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October 15, 2012

The Cruel Trade in Beluga Whales Needs to End

On Friday, the National Marine Fisheries Service held a public hearing for a permit application by Atlanta’s Georgia Aquarium to import 18 wild-caught beluga whales from Russia. Educators, researchers, a former SeaWorld trainer, animal advocates, homemakers, a TV producer, a pilot, lawyers, and social workers spoke out against the import request.

Beluga whales swimming
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The Humane Society of the United States’ Naomi Rose, a marine mammal scientist, and several others speaking against the permit focused on aspects of the import proposal that will violate the law, or run counter to sound conservation principles. The rest spoke passionately and personally about their belief that confining these magnificent white whales in small tanks thousands of miles from their Arctic home is inhumane and wrong.

The speakers favoring the proposal came principally from the zoo and aquarium community—employees of the Georgia Aquarium, the Alliance of Marine Mammal Parks and Aquariums, or the Association of Zoos and Aquariums, as well as several Atlanta educators. Most of these speakers seemed to think this was a referendum on the public display of whales and dolphins—they focused on the Aquarium’s education program, the bond people form with the belugas at the facility, and all the other supposed practical benefits of people connecting with wildlife in an urban setting. They omitted mention of the whales languishing in a holding facility on the Black Sea, where they were sent after their capture—4,000 miles from their home in the Sea of Okhotsk. And they did not address the trauma the whales suffered by being wrestled away from their family groups by men wielding nets and ropes, oblivious and uncaring of the social bonds being destroyed.

Make no mistake: this import proposal is not about the Georgia Aquarium’s research or public education. It is not about the value of zoos and aquariums to society. It is not even—sadly enough—about the 18 whales in Russia. Those animals were doomed to a life in captivity as soon as they were captured at the request of the Georgia Aquarium—if they don’t come to the United States, they will go somewhere else, like China, Egypt, or Turkey.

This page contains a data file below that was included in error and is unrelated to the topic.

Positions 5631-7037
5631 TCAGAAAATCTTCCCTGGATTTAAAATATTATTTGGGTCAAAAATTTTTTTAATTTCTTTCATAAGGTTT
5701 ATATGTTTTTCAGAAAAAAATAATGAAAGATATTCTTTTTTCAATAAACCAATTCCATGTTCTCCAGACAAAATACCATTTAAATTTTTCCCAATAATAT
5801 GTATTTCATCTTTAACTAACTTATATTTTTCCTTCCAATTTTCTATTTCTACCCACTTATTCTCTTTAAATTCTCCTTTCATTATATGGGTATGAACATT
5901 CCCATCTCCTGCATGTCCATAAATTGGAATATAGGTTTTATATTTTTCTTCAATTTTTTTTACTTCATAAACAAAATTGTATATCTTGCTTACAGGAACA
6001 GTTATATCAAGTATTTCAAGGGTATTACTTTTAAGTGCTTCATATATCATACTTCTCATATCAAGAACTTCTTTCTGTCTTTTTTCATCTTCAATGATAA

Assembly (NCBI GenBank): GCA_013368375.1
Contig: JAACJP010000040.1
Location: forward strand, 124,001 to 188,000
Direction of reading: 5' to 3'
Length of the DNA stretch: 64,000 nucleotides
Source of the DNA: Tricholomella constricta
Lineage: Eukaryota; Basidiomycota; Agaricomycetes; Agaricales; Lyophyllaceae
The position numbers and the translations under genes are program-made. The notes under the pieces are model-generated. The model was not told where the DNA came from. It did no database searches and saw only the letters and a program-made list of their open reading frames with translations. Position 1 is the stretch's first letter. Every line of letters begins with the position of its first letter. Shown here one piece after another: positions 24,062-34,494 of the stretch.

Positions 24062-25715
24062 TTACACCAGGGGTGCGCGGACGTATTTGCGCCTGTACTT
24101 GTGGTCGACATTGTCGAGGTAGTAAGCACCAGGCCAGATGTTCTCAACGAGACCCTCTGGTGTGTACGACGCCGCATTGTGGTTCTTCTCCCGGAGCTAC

This import proposal is really about the trade in live whales from the Sea of Okhotsk, a region also affected by unsustainable hunting and climate change. It is about the capture of 21 belugas on average every year from this population since 2000 (that’s more than 250 whales) by a company that doesn’t care who its customers are or whether it is decimating beluga families by conducting its captures in the same location year after year. It is about the hundreds of whales who might be saved in the years ahead from a similar fate if we can stop this trade.

The United States must not become a market for these whales. It’s about global supply and demand, and the only way we get these captures to stop is to shut down purchases of these animals. The HSUS’s international arm, Humane Society International, is working in China to end the demand for live belugas there. We must ask the same of the United States, which has not allowed imports of marine mammals deliberately captured for public display by U.S. facilities for more than two decades.

The Georgia Aquarium and its partners in this application, SeaWorld and the John G. Shedd and Mystic Aquariums, have become part of the problem by buying these 18 whales. They have attempted to cast this inhumane decision as an act of conservation, but the National Marine Fisheries Service must not allow this self-serving rationale to prevail. We as a nation, and the zoo and aquarium industry in particular, must hit the reset button and begin to exhibit a zero-tolerance policy for capturing and trading whales for captive display.

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